One of my basic philosophies in coaching (hell, in life in general) is this: If the very best athletes and coaches all, or nearly all, agree on a topic then the chances are that they are on the right track and if you want to be truly successful, then you better get on that track too. Emmett is just like Coach Doc. Counsilman, who said he learned more from the great swimmers.

gull
January 15th, 2005, 06:02 PM
Originally posted by breastroker
When I got my copy, I read it cover to cover. I was appalled at many things (esp. breaststroke) and called many top coaches who also read "Swimming Fastest". It is now a 5 pound door stop.


Thanks for clearing that up. We live in an old house, and we're always looking for doorstops.

I bought my copy of Swimming Fastest when I read in The Swim Coaching Bible (another doorstop?) that Mike Bottom recommended Swimming Even Faster as his textbook. Maglischo may not be the final authority, but he supports his conclusions with data, has an extensive list of references after each chapter, and clearly identifies controversial areas. C'mon, "wrong in almost all of his assumptions"? That's 744 pages of wrong assumptions.

My point was that using a catchup style with a glide will result in deceleration, which is something we want to minimize if we want to go faster. I don't think you can look at a still frame of someone swimming freestyle and conclude that there should be a glide phase in the stroke.

gull
January 16th, 2005, 09:05 AM
Originally posted by breastroker
One of my basic philosophies in coaching (hell, in life in general) is this: If the very best athletes and coaches all, or nearly all, agree on a topic then the chances are that they are on the right track and if you want to be truly successful, then you better get on that track too.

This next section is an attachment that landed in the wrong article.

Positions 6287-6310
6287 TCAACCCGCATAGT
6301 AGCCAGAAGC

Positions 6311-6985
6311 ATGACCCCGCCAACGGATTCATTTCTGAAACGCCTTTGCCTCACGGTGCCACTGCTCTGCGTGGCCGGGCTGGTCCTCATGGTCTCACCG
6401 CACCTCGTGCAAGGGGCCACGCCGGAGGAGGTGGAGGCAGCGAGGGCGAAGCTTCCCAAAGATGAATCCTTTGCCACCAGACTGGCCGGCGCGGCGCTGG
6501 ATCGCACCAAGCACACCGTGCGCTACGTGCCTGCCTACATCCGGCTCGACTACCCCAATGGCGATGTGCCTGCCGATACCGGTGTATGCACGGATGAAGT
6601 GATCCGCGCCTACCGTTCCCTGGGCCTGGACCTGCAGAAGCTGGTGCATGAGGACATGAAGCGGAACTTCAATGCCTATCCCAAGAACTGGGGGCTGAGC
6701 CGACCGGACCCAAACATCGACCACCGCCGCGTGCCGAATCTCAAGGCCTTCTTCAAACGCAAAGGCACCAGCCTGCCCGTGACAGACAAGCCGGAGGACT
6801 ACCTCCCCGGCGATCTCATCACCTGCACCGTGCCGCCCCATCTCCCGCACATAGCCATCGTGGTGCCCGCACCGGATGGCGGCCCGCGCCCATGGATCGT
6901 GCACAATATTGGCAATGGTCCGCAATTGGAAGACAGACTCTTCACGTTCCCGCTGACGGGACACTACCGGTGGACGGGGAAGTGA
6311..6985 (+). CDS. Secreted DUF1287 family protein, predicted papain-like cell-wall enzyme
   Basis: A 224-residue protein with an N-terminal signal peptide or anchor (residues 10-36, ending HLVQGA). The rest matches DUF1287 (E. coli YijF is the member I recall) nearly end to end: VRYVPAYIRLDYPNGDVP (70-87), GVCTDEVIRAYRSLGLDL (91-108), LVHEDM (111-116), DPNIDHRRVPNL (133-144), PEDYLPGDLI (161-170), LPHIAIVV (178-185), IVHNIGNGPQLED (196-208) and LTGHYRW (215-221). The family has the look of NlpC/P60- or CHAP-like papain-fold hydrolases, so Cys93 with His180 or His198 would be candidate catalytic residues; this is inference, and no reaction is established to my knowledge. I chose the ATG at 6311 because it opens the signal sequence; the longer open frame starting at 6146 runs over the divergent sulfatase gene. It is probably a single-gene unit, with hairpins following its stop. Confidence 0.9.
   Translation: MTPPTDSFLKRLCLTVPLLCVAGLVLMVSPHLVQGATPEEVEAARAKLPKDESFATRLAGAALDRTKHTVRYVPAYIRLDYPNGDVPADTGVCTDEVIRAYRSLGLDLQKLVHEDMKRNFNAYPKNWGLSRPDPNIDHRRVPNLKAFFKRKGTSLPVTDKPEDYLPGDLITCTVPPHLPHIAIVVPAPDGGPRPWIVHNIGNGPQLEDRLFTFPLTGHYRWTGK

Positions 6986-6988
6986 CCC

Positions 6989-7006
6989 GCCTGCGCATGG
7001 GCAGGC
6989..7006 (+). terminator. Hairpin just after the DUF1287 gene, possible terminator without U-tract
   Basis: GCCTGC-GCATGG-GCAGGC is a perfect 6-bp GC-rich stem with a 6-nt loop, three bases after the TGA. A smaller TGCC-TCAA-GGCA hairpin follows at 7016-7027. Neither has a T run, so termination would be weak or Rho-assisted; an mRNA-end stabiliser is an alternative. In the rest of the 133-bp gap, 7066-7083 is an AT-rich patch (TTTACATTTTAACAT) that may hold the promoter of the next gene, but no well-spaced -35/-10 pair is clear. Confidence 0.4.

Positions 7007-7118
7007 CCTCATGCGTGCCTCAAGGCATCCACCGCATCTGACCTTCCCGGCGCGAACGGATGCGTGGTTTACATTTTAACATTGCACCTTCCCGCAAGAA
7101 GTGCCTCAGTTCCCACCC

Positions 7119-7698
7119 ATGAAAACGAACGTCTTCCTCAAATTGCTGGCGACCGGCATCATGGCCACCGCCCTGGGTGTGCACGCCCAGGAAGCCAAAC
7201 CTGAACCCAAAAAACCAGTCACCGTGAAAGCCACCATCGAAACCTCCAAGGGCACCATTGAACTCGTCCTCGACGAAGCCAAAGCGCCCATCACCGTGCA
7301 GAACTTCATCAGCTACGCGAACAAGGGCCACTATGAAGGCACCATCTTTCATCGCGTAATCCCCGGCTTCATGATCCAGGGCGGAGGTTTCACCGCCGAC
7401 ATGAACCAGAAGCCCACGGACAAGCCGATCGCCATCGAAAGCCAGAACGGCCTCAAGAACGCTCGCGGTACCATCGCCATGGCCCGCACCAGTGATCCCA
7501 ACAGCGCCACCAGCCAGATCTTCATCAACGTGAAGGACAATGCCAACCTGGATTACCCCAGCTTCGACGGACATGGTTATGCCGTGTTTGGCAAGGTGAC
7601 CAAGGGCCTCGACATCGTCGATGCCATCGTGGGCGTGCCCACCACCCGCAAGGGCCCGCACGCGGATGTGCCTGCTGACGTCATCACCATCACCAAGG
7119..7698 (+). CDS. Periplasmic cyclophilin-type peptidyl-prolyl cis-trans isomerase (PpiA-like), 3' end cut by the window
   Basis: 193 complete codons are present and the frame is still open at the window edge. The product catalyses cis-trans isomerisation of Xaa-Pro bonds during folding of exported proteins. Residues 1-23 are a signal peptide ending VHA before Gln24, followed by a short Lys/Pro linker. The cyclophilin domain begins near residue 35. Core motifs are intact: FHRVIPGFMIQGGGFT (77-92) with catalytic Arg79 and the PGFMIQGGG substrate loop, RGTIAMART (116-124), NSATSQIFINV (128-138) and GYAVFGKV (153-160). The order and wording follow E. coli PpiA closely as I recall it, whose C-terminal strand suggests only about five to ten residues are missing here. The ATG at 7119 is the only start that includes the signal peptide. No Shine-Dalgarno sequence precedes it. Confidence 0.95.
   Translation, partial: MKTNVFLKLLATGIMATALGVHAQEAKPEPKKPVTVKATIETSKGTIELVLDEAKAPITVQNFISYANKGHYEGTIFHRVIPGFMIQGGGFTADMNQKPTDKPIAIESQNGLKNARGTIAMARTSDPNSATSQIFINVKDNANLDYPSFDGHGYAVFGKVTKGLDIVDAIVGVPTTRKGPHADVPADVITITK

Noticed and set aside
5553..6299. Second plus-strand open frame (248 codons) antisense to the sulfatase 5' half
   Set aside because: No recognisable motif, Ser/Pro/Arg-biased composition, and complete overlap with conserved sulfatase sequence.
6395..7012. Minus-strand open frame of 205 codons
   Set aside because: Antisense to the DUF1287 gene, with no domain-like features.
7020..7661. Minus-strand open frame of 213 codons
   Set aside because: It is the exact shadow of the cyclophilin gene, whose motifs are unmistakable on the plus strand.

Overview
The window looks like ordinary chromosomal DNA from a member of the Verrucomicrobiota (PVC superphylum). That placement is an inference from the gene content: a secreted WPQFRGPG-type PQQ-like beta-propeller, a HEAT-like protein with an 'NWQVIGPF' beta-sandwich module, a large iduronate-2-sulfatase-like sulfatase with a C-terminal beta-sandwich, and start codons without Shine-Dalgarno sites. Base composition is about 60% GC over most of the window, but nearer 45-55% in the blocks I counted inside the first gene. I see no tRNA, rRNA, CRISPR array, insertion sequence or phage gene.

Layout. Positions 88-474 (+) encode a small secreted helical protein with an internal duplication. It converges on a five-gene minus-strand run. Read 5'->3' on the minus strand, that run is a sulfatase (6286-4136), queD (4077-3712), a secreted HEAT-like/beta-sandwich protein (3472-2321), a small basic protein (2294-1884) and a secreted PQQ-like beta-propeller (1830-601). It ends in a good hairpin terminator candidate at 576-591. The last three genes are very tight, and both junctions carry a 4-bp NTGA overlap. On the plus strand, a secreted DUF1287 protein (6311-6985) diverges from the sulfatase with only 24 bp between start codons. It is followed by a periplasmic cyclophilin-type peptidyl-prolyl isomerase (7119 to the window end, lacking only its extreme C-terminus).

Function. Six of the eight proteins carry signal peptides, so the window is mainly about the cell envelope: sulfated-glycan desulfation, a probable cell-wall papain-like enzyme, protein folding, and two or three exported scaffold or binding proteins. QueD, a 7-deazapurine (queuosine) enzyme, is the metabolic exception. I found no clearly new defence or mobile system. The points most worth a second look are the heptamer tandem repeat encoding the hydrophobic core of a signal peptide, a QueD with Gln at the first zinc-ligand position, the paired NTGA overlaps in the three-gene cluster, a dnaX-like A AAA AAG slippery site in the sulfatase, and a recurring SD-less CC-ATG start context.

Always good advice. Stick with the conventional wisdom of the day.

I thought coaches all used to teach a pronounced glide phase in breaststroke ("pull, kick, glide"). Who was it that first broke ranks?

Slightly off the subject, but a few years back an unknown physician in Australia had the audacity to propose that stomach ulcers were caused by an infectious process. He was discredited by all of the very best in the field, until they realized he was right. He was actually bold enough to infect himself with the bacteria and cause an ulcer to prove his theory.

mattson
January 17th, 2005, 10:53 AM
Originally posted by 330man
Look at Phelps, lower portion of the photo unfortunately, and you will see that he is in a period of glide.

I just want to make sure we are on the same page.

From your previous posts, it sounds like you are saying that FQS implies that there must be a glide period. I have said that although you can have a glide (period where neither hand is pulling), it is not necessary for FQS.

You have given one example of someone who might be gliding. (I'll give you the benefit of the doubt, but these other posts have brought up the issue of overanalyzing one static picture.) That is completely consistent with my viewpoint.

If you want to focus on gliding (regardless of FQS), that's fine. Just wanted to make sure we aren't butting heads for no reason.

Suppose you are pulling, but the force applied is not enough to maintain your speed (ie. you are decelerating). Would you consider that gliding? I'm not sure I can agree with your statement that Phelps is not pulling. (Again, maybe the video is clearer than the single image I am looking at.) He is not in a position of favorable leverage yet, but it does look like his arm is pointed down (elbow high), in which case he might already be pulling.


Originally posted by 330man
There is clearly no propulsion coming from the man's arms and there hasn't been since his recovering hand left the water.

And for breastroker, one of my favorite anonymous saying:
When everyone agrees with you, you should be asking what you are doing wrong. :D